Do you really think sponsors see it that way? Wouldn’t they rather see their climbers go on a Chris Sharma “Rampage” and just put up a ton of cutting edge stuff and let everyone else sort out the particulars rather than repeating hard stuff.

    I didn’t realize 8a was having that big of an effect. I’m sad if it is.

  10. B3

    04. Dec, 2009

    I think that for the most part that is what is happening. Dave Graham was 18 I think and he made RMNP an area. Then, a few years later, he moved to Ticino and put up a majority of the hard problems there. The younger climbers have yet to find and create there own areas. It takes alot of effort to hike around and put up good new problems and they just don’t seem to be interested, based on what they have done so far. It;s unfortunate too, because they have the means to do so. If there is evidence to the contrary I don’t see it.

  11. sidepull

    05. Dec, 2009

    Sad. I mean really, really sad.

    PS – I like the Dave Graham comparison. I always thought he was a bit of a punk when he first came on the scene, but the guy has really done a lot of good stuff for the community at large and inspired skinny, gollum-like folk to climb hard. :)

  12. ange

    05. Dec, 2009

    gets me psyched to climb outside again. joe’s is certainly one of the best. thanks for the pictures. do you have one of black dahlia?

  13. EC

    06. Dec, 2009

    I think time is a big factor too. I don’t know what goes on in other peoples heads, but when I got somewhere like Joe’s I want to get the most bang for my buck, which usually means focusing on the classics in the guide. I love putting up new stuff around home, but if I only have a handfull of days per year I’d rather go with the established classics. That being said, I would really like to be able to spend a couple months exploring Joe’s.

  14. Watchdog

    06. Dec, 2009

    Interesting! I am so glad that Groundation was climbed over a year ago! And by one of the “Greats” no less. I was out there when the line was cleaned by Rocco and Ryan and there was no possible way this line was climbed direct. The only holds on top of the boulder were sandy flakes broken off with only the slightest pull. Impossible to pull on without breaking. Only small crimps were left and therefore further securs the fact that it had not been done direct. There were no other holds to pull on up there save the ones that were cleaned. So if it was done, it was done heading out left onto easier territory and safely topped out well to the left of the direct line. Also there was no foot rubber on any of the cleaned holds until after a few burns have been put to it. As far as V6… I think not. Didn’t Isaac rate Battletoads V12? But I guess even the pros make mistakes. Have a great day and keep up the good work.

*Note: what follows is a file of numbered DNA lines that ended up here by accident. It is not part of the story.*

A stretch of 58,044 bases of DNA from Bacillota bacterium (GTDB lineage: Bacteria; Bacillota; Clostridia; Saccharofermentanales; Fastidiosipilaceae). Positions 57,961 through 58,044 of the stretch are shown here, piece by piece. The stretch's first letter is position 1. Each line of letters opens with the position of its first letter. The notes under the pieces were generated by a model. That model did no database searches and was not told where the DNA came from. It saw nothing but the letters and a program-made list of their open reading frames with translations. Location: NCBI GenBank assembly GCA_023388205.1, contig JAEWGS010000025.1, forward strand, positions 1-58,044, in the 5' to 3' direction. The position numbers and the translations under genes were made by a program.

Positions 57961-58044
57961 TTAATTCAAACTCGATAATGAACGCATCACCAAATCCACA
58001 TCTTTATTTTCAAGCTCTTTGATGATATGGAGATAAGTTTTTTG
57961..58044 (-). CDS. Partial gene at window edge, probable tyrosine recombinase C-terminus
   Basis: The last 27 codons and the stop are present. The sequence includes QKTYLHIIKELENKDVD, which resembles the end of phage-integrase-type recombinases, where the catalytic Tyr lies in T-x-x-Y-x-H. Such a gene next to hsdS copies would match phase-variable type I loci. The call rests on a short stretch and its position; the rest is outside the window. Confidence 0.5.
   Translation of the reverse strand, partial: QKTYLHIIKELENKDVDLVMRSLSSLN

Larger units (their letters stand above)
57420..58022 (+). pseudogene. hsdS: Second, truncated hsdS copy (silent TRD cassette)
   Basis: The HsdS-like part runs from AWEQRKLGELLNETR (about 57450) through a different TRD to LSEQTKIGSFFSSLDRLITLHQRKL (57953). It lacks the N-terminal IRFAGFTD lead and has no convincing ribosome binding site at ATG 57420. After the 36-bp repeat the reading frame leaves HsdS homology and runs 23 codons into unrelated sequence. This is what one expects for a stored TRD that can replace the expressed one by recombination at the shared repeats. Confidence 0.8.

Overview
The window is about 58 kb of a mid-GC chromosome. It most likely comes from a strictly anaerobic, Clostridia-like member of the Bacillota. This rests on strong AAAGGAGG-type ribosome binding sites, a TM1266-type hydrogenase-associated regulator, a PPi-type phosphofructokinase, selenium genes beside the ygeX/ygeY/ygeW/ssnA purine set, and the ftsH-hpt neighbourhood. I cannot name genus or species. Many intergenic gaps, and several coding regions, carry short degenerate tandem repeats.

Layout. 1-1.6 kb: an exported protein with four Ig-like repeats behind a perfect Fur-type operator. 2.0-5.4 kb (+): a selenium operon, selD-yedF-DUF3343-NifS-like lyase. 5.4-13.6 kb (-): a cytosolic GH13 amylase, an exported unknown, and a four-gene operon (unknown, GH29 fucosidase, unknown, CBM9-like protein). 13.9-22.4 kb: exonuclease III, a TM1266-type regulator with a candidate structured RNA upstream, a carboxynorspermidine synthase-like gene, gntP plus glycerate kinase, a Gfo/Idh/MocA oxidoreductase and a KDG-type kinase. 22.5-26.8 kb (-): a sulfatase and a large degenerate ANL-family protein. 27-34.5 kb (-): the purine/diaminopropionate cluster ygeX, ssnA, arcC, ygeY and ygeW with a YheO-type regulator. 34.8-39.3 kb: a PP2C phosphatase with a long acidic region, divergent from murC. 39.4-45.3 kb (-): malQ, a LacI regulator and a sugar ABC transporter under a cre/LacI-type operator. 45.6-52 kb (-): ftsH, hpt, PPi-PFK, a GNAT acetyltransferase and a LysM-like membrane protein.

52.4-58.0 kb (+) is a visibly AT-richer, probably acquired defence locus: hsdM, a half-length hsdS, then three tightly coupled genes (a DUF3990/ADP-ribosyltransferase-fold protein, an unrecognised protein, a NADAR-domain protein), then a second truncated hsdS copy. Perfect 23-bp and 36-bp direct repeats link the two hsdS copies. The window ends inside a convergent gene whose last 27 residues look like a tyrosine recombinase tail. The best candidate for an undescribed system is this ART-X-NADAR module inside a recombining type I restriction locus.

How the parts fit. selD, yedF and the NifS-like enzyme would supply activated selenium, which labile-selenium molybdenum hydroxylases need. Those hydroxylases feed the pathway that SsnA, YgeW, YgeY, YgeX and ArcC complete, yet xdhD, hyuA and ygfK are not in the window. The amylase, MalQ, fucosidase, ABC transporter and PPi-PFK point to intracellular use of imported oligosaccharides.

15. isaac caldiero

    08. Dec, 2009

    AHh no doubt the top of this boulder was a bit chossy but there was definitely enough solid little crimpy flakes for me to pull to the top, granted i didnt pry off or break many holds that would break very easily, after rappelling down and scrubbing the few holds i thought were the only ones i needed, which were in fact few and far between,
    there is actually two lines i believe that go with the same start and eventually the same finish after the first few moves i chose to head a couple holds more left than right true, by the looks of the photos you have both methods chalked, did you guys go left or right for it looked as if the right was a bit harder?? once back on the ground and an hours worth of trundling boulders for a landing, i sent first try, so maybe it was a bit hasty to say v6 could be harder sure things feel easy when done first try, anyways regardless its an amazing piece of rock, and im glad people finally ventured up there. As far as battletoads i used a completely retarded method that i still believe is much harder than the sequence i see in video’s and what better way to get people up to an amazing bloc by throwing out a high grade heheh JK!

  16. Ryan Held

    12. Dec, 2009


    I apologize for my friends banter. I was just informed that this post was up.

    Thank you for the genius landing, a great find none the less. We got some good footage of the send too.

    What did you call the line? It seemed much harder than V6 to go straight up…

    If you like ask Jamie to alter the post.

    Hope lifel is treating you,

  17. Mike B

    12. Dec, 2009

    Ange–you can find some photos of Black Dahlia and a vid of it at http://www.climbidaho.com…pretty good

  18. Mike B

    12. Dec, 2009

    link got skewed…


  19. Kerrek

    12. Mar, 2010

    Hey Jamie,
    I’m going to Joe’s soon so I was wondering if you could tell me what you think the best guide for it is?